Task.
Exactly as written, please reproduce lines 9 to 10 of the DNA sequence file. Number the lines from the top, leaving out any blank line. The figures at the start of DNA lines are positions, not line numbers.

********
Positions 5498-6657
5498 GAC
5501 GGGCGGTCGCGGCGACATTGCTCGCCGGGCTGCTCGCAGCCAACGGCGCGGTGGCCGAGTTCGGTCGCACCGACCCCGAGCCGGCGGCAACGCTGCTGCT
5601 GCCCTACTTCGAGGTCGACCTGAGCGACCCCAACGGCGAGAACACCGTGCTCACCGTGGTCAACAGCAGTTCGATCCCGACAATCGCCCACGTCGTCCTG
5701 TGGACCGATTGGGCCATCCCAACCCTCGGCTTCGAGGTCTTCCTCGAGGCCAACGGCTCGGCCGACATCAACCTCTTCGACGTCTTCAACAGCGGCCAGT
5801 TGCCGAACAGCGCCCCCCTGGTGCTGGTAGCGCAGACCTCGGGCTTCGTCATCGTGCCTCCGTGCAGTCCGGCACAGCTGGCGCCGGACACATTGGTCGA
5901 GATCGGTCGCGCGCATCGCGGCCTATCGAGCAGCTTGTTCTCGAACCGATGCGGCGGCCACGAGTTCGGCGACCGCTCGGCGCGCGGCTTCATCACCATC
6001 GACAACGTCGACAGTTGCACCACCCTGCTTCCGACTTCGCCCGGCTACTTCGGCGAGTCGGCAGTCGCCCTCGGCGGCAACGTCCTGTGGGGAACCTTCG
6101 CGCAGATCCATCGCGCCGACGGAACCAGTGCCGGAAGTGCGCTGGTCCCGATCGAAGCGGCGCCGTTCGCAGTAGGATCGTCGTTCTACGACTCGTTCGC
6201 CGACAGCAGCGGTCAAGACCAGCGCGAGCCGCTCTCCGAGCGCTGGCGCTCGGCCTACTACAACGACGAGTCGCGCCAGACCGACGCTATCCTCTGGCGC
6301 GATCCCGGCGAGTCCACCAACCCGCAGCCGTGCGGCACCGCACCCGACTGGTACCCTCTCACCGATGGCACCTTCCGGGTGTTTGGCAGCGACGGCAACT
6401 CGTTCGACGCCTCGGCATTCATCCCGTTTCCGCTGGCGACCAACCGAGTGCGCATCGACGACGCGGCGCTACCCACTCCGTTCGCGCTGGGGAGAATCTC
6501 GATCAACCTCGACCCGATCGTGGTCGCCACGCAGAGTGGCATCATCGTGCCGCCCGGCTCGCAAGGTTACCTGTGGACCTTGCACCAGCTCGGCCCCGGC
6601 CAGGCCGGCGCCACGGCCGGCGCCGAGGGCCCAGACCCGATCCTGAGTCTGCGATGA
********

6101 CGCAGATCCATCGCGCCGACGGAACCAGTGCCGGAAGTGCGCTGGTCCCGATCGAAGCGGCGCCGTTCGCAGTAGGATCGTCGTTCTACGACTCGTTCGC
6201 CGACAGCAGCGGTCAAGACCAGCGCGAGCCGCTCTCCGAGCGCTGGCGCTCGGCCTACTACAACGACGAGTCGCGCCAGACCGACGCTATCCTCTGGCGC